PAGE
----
Hon. Naluyima observed that Uganda is refered to as the Pearl of Africa because of her good environment and not industries and development projects adding that the country cannot survive without mother nature. Naluyima called for collective responsibility among all stakeholders to put into practice the good legislation.
“More than 50% of our population depend on agriculture and the environment. We need to work together to restore the environment. We should go back to the original stand in the Bible to tender the garden, if not, we shall continue suffering”, Hon Naluyima warned.
The District Natural Resources Officer Rebecca Ssabaganzi said the university was in the district to tease with them to have a policy dialogue on how the district can sustainably use the environment while upholding the development paradigm shift being faced in Uganda.
Ssabaganzi said Wakiso is one of the biggest districts with the highest population and a number of development activities taking place.
She said although the district is endowed with natural resources including lake and water resources, wetlands, forests, land, sand, clay, stones, minerals, wildlife, air, soil, the sun, human beings etc, the environment and the resources were at stake due to the high population and unsustainable use with land and water resources being big constraints needed for construction and development.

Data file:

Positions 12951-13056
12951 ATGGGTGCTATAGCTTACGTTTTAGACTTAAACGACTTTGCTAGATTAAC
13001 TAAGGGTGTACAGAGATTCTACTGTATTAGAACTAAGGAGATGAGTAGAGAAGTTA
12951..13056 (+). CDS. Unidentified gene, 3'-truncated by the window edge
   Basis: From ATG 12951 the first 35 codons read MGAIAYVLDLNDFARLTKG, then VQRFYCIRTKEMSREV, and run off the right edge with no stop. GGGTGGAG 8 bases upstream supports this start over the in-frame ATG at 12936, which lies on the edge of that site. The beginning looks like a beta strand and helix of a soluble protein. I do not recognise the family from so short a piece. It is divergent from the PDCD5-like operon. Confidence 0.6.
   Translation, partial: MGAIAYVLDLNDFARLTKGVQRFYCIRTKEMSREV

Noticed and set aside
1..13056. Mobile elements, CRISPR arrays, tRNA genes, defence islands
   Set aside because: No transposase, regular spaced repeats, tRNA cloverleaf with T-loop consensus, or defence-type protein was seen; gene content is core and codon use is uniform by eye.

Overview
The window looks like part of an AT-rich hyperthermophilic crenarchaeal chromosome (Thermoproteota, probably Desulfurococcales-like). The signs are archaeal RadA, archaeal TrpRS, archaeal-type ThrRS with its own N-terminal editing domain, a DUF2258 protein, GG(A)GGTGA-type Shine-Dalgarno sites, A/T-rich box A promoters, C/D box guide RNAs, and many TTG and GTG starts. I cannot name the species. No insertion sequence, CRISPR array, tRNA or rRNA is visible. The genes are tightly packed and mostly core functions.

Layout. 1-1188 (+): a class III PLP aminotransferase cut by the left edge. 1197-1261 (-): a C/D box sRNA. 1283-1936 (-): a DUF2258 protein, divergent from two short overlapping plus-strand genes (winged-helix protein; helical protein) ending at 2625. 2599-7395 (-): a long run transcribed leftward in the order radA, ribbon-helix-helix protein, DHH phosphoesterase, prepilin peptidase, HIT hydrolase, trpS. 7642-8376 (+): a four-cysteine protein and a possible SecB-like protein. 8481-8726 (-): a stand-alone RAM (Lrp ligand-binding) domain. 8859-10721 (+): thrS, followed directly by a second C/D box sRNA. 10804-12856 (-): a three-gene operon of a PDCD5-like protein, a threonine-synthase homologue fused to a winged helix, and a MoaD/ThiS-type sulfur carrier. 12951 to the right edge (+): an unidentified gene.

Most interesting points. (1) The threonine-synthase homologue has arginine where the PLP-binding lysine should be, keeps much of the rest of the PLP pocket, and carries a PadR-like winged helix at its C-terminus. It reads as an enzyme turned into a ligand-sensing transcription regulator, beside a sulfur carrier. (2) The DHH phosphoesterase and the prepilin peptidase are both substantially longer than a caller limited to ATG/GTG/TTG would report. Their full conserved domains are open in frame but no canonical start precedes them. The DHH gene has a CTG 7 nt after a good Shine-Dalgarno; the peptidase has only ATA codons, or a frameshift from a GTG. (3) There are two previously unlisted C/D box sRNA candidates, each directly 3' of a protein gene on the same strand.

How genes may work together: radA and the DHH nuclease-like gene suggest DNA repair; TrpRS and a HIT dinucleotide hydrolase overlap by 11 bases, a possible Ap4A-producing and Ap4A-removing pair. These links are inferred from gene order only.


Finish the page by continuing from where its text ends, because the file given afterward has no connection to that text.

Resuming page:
“Environmental degradation in Wakiso district is alarming for example the quarry site has not been restored, wetlands have been filled for construction.The oil spills on the lake resulting from the methods of sand mining and trucks has affected fish breeding and will cost us and generations to come. Fish stocks are lower and the population is not accessing the lake site,” the Natural Resources officer stated.